When AFI (A Fire Inside) hit the road in support of its DreamWorks release, Sing The Sorrow, it was pretty much business as usual.

When the album debuted at No. 5 on SoundScan’s Top 200 album chart in March, frontman Davey Havok, drummer Adam Carson, guitarist Jade Puget and bassist Hunter had already logged enough tour miles to make a frequent flier jealous with seven years on the road.

The fact that the mainstream world had “discovered” the underground stars was just icing on an already awesome cake.

“We basically grew up on the road. We weren’t going to be disappointed if we didn’t get this far, but we were always working toward it,” Carson told POLLSTAR. “We subscribe to the concept that if you play to a town with 10 people, the next time you go back, there’ll be 15 or 20 people. At least, that’s been true for us.”

Indeed, AFI continues to sell out venues across the nation on this tour, which includes co- headlining the Vans Warped Tour with Rancid, and treks overseas.

Since the band was co-founded by Havok and Carson around 1991 while living in Ukiah, Calif., Havok and Puget’s collaborations guided the band’s evolution from playing mostly punk and hardcore to weaving those sounds with a mix of influences that has been compared to Pink Floyd and Dead Can Dance.

Havok said signing with DreamWorks came at a time the band was ready to leave the “independent world” and find a major label that was compatible with their vision.

“We really felt … that [DreamWorks] truly would be there for us whether or not we recorded an album that sold 300,000 or 3 million copies as opposed to 30,000,” Havok said.” We feel this label is very supportive of our views and what we want to do artistically.”

The band members applied the same criteria in their search for a manager, who turned out to be John Silva of SAM Entertainment.

“While we were meeting with about five or six different labels, we were also meeting with five or six management companies. John happened to be one of the them who was interested in us. And, like all the rest of management, we grilled him, asked him a million questions.

“We really feel that he understands us, and he has a great history of the acts that he’s chosen to work with, The Mars Volta, Sonic Youth, Beastie Boys, Nirvana, and Jimmy Eat World,” Havok said.

As the band continued to mature on the road and onstage, AFI learned the ins and outs, and pitfalls, of booking a tour before signing with agent Stormy Shepherd in the early ’90s.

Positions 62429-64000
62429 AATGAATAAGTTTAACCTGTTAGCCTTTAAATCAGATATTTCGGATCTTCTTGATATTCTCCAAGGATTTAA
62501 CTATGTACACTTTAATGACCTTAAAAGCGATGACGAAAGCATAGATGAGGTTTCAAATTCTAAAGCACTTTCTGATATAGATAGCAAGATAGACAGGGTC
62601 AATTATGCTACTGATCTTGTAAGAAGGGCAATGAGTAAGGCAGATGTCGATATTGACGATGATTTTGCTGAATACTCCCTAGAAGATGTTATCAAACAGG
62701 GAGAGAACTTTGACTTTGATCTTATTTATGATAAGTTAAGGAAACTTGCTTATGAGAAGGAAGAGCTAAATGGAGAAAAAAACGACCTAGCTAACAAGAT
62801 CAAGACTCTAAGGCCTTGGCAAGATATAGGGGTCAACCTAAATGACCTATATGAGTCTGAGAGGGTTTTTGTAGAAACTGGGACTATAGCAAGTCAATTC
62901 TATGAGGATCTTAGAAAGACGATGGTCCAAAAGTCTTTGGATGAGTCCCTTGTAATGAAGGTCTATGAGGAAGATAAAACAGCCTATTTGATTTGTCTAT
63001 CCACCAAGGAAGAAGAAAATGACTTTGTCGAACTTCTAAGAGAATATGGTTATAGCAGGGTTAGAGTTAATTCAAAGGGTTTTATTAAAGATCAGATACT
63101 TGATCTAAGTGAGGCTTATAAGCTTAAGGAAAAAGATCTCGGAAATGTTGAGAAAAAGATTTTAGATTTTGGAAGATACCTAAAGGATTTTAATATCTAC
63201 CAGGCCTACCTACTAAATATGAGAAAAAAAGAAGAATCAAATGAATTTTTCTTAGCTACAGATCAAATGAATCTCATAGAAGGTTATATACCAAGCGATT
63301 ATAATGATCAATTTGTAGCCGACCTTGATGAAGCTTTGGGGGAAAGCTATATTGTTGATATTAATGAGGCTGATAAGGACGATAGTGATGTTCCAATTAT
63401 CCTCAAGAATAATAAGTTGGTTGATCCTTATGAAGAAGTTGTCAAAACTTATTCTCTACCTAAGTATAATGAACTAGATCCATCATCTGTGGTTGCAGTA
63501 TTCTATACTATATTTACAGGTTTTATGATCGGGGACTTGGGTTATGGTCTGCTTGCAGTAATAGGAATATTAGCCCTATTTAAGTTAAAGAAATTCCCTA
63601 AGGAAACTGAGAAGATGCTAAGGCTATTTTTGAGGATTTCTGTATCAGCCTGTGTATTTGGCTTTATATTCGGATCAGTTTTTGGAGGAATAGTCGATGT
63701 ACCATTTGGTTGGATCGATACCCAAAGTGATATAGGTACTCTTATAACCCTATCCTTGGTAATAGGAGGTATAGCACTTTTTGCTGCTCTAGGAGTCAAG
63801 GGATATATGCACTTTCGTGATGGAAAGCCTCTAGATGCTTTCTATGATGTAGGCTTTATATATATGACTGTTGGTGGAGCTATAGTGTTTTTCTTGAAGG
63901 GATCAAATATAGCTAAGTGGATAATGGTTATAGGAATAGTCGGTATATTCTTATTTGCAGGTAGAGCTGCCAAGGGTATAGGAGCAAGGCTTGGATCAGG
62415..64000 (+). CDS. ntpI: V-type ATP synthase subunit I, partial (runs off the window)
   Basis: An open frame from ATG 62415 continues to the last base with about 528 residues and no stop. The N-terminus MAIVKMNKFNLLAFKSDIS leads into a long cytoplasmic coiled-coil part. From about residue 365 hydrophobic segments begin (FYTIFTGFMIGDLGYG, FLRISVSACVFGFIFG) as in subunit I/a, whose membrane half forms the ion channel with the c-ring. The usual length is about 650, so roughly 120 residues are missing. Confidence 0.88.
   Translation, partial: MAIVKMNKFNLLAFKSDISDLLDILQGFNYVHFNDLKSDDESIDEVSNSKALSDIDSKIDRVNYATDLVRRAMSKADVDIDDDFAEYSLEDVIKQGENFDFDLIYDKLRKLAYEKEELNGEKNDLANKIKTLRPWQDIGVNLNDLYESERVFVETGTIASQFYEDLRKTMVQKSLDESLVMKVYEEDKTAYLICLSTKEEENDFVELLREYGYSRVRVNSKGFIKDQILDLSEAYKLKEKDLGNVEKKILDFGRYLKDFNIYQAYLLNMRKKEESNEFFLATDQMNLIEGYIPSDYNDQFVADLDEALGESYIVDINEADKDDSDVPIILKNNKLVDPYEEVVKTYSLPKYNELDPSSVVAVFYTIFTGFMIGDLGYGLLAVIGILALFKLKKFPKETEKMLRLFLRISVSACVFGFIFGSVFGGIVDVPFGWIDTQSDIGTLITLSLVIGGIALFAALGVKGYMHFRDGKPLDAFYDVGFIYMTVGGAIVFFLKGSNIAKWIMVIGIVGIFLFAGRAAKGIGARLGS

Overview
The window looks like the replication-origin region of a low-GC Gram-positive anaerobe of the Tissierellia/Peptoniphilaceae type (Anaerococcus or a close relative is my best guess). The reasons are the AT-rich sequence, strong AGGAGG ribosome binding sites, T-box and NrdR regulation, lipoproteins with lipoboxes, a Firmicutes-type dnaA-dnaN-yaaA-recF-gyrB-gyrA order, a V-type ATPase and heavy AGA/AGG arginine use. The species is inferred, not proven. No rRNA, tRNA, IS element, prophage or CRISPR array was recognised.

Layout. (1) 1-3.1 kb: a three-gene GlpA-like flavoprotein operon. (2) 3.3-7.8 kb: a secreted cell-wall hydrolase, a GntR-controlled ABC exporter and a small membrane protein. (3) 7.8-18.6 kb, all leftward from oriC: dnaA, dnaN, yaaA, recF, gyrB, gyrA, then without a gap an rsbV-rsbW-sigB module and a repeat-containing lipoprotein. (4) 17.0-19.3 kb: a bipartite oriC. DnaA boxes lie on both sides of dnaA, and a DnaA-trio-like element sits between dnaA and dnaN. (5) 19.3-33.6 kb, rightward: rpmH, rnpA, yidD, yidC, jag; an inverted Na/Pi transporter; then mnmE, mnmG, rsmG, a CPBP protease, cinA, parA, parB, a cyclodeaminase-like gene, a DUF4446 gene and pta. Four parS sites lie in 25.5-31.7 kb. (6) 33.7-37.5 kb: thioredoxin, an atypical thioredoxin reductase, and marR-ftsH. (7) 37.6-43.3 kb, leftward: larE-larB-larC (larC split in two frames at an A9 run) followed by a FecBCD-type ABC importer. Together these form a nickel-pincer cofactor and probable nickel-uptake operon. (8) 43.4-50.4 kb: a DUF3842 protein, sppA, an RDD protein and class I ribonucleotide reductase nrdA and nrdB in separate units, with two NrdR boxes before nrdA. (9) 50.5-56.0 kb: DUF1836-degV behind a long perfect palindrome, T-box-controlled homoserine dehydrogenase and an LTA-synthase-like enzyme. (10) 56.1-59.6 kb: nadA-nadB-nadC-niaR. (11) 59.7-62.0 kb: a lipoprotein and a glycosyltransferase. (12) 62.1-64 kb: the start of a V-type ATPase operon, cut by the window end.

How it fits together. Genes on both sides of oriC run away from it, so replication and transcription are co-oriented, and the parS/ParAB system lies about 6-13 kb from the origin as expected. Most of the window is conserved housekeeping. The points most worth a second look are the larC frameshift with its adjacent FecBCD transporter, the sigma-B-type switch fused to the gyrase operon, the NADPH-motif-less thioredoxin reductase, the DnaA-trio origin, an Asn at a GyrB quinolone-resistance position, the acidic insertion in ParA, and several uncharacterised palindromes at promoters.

Shepherd met Havok at a club in Berkeley, Calif., where her client, Rancid, was playing. She initially turned Havok down when he asked her to book a tour.

“What was important to me was that they had a little more appreciation and understanding of what went on with booking a tour,” Shepherd told POLLSTAR. “They’re on top of their game now because they did put out their own records and book their own tours.”

Carson said that first tour was memorable in more ways than one.

“[Shepherd] was real helpful in giving Dave certain numbers and contacts. From those, he basically booked our first tour,” he said. “It was not the easiest tour in the world. Every second show or third show was canceled. We’d show up and there’d be one flyer pinned to the wall. [It was] very under-promoted and just kind of a catastrophe, but it was also one of the best times of my life.”

The loyal underground following that AFI has enjoyed in its 12-plus years of existence continues, with new fans coming to shows at each stop, further energizing what has already been described as a primal experience.

“First and foremost, [playing live] is absolutely something that we love. It’s just who we are as people, and we really define ourselves with the band,” Carson said. “We’ve worked at this for a long time. It doesn’t really feel like work because everything is going so smoothly and the shows are so amazing.”

Shepherd said plans are also in the works to book tours in Australia, South Africa and South America as well as return trips to Canada and Japan.

“There’s a lot of territory out there that they want to cover, but they want to be careful and build a foundation,” she said. “They really want to make sure they have a long career in each of these places.”

Havok and Carson both agreed that while the crowds may be bigger and the production a bit grander, they’re at home on the road and can’t imagine being anywhere else.

“We’re coming into this … where we know exactly what we want to do and are comfortable sounding exactly like we want to,” Carson said. “We’re not concerned about whether or not people are going to accept it or reject it. We’ve been accepted and rejected a million times by a ton of people.

“It’s really rewarding, especially after all this time. I think we’re a band who’s definitely earned our place.”